‘Boo hoo,’ he says. ‘What happened to your sense of humour?’ Warren prowls the bedroom, inspects and puts on one of her new husband’s ties. ‘I don’t like your room, I don’t like your house, I don’t like your life,’ he says. And then, because his cousin is in trouble: ‘I want you to come to New Orleans with me.’ She doesn’t reply.

‘I said I want you to come to New Orleans with me, are you deaf? Or just rude.’

‘I want you to see Porter with me. Porter is dying. Porter wants to see you. Do this one thing for me.’

‘Porter’s dying and you’re putting on your mink coat. You got Hadassah today? Mah-jong? You get the picture about your life?’

‘Somebody who loves you is dying, your only child is lost. I’m asking you one last favour, and you’ve got a lunch date.’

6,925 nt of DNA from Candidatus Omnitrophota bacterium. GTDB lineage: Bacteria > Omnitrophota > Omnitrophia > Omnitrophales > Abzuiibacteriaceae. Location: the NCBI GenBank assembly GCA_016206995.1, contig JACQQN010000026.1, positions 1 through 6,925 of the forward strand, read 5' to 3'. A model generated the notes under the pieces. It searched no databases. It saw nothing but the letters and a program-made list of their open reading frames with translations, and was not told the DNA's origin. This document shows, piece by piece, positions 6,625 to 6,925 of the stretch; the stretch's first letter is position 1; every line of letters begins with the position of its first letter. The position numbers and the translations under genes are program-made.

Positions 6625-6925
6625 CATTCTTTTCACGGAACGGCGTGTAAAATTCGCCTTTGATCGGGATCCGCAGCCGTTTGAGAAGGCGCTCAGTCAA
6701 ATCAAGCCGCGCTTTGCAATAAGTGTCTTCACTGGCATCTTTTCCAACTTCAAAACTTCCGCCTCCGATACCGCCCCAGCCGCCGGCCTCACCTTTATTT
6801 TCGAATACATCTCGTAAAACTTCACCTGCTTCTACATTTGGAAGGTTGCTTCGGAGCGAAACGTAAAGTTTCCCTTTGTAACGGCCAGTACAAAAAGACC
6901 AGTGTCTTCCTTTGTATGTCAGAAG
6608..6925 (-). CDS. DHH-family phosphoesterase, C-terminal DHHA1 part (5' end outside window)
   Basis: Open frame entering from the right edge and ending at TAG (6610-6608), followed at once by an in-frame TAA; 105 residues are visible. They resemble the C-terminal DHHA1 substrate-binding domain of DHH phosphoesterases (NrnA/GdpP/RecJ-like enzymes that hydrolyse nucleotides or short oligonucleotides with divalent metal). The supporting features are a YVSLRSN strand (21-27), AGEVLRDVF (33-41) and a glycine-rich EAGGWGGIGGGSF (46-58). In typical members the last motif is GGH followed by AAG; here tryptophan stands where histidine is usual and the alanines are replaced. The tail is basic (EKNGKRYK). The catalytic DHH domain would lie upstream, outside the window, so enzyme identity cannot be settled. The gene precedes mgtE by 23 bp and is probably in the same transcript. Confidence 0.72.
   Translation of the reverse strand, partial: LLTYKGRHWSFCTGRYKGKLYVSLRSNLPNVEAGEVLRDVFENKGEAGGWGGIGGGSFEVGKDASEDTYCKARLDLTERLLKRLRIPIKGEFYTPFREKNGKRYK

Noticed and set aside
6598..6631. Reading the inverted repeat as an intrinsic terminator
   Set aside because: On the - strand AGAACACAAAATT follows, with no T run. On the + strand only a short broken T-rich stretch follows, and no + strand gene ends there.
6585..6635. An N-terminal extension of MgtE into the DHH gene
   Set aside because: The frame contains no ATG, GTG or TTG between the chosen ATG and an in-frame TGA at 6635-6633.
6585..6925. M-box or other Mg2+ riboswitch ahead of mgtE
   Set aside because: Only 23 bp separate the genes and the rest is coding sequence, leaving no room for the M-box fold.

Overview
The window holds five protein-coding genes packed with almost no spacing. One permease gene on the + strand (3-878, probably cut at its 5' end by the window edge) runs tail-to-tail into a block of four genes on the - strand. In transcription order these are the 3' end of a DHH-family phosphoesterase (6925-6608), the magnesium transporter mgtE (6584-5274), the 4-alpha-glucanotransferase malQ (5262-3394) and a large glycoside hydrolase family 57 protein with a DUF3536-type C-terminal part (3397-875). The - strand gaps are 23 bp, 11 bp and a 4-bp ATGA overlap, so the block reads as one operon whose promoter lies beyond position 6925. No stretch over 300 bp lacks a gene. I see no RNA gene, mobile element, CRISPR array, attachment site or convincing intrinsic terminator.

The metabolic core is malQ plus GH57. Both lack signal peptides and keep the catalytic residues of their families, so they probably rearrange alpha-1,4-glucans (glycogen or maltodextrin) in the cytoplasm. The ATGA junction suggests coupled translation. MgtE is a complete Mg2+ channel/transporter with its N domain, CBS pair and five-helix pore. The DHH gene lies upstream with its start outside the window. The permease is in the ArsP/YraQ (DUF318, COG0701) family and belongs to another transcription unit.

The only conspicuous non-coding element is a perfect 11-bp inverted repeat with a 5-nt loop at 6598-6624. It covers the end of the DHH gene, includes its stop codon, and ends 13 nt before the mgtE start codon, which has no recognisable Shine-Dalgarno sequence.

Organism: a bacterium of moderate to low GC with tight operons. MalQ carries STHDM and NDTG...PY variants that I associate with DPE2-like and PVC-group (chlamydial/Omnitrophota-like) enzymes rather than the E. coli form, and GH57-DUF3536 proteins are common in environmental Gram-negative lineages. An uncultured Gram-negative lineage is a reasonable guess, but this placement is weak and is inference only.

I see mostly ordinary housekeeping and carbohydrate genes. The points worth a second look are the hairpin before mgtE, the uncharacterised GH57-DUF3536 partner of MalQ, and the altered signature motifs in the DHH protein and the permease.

‘You getting it? You getting the picture? You’re never going to see Marin again but never mind, you’ve got a lunch date?’

It’s impossible to mistake Noel’s manner, his diction (‘Get the picture?’), the salt of his favourite insults (‘White trash’, ‘Palm Beach trash’). I heard him say it: ‘Me at my absolute worst’.

‘I never quite know what I’m doing when I write a novel,’ Didion said in an interview soon after A Book of Common Prayer was published. What she had done was to build a book on a mother’s deepest fears of the million ways it is possible to lose a child. The novel is set mainly in Boca Grande, an imaginary country in Central America with a handful of rich families, locals plotting revolution, and a place of refuge for Charlotte as she mourns the lost daughter she barely knew. Charlotte, like Didion, is remarkable for her ‘extreme and volatile thinness’ and fails to find words when she needs them, as Didion did – not on paper, in life. ‘I don’t talk much,’ she told Susan Braudy in 1977. ‘I am not articulate.’